The deployment of mobile stroke units in Thailand has the potential to save lives and reduce disability in stroke survivors. A simulation exercise with the Angels Thailand team puts it to the test.
Time is of the utmost importance in the treatment of acute ischaemic stroke patients. The sooner patients receive treatment, the more likely they are to survive the event and return to their lives with minimal disability. Managing time means saving lives faster, but traffic and terrain present significant obstacles in reducing travel time and the interval between onset and treatment.
Mobile stroke units are a new approach to accessing faster patient care. They have the potential to significantly cut down the time it takes for stroke patients to access treatment; reaching patients faster, and diagnosis and treatment can be promptly managed en route to the hospital, increasing the likelihood of survival and quality of life.
Mobile stroke units are already operational in five zones in Thailand, to support the treatment of stroke patients in the community. In 2021, they became the subject of a study conducted to assess and improve their capacity for reducing treatment time. The Angels Thailand team initiated two virtual mobile stroke unit simulations – the country’s first – at the Neurological Institute of Thailand, a specialised hospital in neurology located in Bangkok, and at Nopparat Rajathanee Hospital, a major teaching hospital affiliated to many medical schools throughout Thailand.
The simulation exercise at the Neurological Institute of Thailand drew approximately 30 participants, including emergency physicians, neurologists, stroke nurses and radiologists. It opened with a discussion to understand the process governing the mobile stroke unit, after which the Angels team shared their suggestions for adjusting the workflow to make it more convenient and faster. The system was then tested in a virtual event recorded on video.
The simulation began when a “patient” called the hospital’s hotline 1669 to report symptoms that suggested stroke. A mobile stroke unit carrying a physician, nurse and radiologist was dispatched to the scene, where they evaluated the patient for stroke. A CT scan was performed on board the unit and the images were transmitted via a system that connected the vehicle and the hospital.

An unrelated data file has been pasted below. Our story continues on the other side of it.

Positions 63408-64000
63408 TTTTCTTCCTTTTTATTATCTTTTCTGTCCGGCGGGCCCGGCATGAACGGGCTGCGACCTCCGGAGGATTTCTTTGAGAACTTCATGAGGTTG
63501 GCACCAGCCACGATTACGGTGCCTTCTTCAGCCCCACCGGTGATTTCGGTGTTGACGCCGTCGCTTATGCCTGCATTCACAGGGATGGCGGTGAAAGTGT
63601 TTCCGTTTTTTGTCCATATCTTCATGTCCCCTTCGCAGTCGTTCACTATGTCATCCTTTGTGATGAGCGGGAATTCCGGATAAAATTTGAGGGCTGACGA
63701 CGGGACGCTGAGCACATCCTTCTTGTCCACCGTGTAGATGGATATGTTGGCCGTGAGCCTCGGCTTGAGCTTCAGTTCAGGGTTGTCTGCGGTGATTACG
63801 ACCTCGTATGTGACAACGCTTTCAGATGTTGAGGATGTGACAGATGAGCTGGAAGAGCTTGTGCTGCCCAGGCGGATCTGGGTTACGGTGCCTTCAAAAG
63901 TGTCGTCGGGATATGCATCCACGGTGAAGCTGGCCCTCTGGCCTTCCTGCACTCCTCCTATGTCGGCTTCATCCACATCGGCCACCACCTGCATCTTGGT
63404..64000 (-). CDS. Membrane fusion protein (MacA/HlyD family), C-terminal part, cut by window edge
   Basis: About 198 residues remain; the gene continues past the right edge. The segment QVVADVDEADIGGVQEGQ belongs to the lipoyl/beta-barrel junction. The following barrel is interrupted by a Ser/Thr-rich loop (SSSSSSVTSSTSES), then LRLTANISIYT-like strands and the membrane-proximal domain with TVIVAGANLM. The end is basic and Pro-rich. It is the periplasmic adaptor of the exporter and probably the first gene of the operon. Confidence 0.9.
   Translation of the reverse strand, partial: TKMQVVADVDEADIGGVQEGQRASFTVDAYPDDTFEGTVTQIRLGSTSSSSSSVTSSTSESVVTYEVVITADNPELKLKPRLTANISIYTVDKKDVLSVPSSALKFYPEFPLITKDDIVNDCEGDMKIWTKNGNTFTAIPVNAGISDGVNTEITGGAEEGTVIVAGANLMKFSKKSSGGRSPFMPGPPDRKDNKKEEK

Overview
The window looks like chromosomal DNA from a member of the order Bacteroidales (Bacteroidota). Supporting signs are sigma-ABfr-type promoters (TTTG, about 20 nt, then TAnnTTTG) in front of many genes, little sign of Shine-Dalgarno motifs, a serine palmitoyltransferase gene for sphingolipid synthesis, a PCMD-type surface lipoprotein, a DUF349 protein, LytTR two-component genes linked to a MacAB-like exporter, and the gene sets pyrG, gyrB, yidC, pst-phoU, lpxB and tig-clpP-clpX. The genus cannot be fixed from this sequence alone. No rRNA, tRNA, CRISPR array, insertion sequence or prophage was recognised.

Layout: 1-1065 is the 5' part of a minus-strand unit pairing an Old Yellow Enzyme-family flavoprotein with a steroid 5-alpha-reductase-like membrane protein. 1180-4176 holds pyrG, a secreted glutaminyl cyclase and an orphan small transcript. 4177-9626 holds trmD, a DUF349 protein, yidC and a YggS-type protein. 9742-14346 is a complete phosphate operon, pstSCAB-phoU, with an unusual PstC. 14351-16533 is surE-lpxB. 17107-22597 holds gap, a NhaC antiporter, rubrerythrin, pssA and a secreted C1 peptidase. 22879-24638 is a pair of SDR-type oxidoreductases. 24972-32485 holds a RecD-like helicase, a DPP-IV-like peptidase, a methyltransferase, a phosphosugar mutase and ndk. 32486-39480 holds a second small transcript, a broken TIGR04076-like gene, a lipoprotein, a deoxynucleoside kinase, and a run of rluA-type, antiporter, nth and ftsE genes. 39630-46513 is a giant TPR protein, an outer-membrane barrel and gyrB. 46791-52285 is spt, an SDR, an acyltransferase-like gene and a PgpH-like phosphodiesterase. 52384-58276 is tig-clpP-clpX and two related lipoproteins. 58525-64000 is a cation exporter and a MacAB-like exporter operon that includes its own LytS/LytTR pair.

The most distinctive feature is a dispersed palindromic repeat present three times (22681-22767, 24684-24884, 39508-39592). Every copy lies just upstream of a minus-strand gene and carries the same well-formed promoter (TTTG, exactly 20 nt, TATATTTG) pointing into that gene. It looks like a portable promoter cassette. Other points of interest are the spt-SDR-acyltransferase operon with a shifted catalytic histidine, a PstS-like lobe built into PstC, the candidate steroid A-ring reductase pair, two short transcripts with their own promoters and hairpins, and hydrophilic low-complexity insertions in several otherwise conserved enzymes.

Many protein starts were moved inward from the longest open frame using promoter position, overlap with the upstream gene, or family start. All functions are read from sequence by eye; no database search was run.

After remote consultation with a neurologist connected via the telemedicine network, the decision was made to treat the patient with thrombolysis. The physician on board the mobile unit immediately administered the bolus, resulting in the patient receiving rt-PA within 20 minutes after the mobile stroke unit arrived. The unit then returned to the hospital, where a team of specialists stood ready to receive the patient, who was admitted to the stroke unit.
The simulation showed that mobile stroke units can reduce time to treatment to between 30 and 60 minutes, compared with the median door-to-needle time of 120 minutes for patients travelling to the hospital without any assistance. Mobile stroke units offer a good alternative pathway for patients with acute stroke, and opportunities for adjustment and improvements emerging from the simulation, suggest it can become an even more powerful tool in the fight against stroke-related mortality and disability.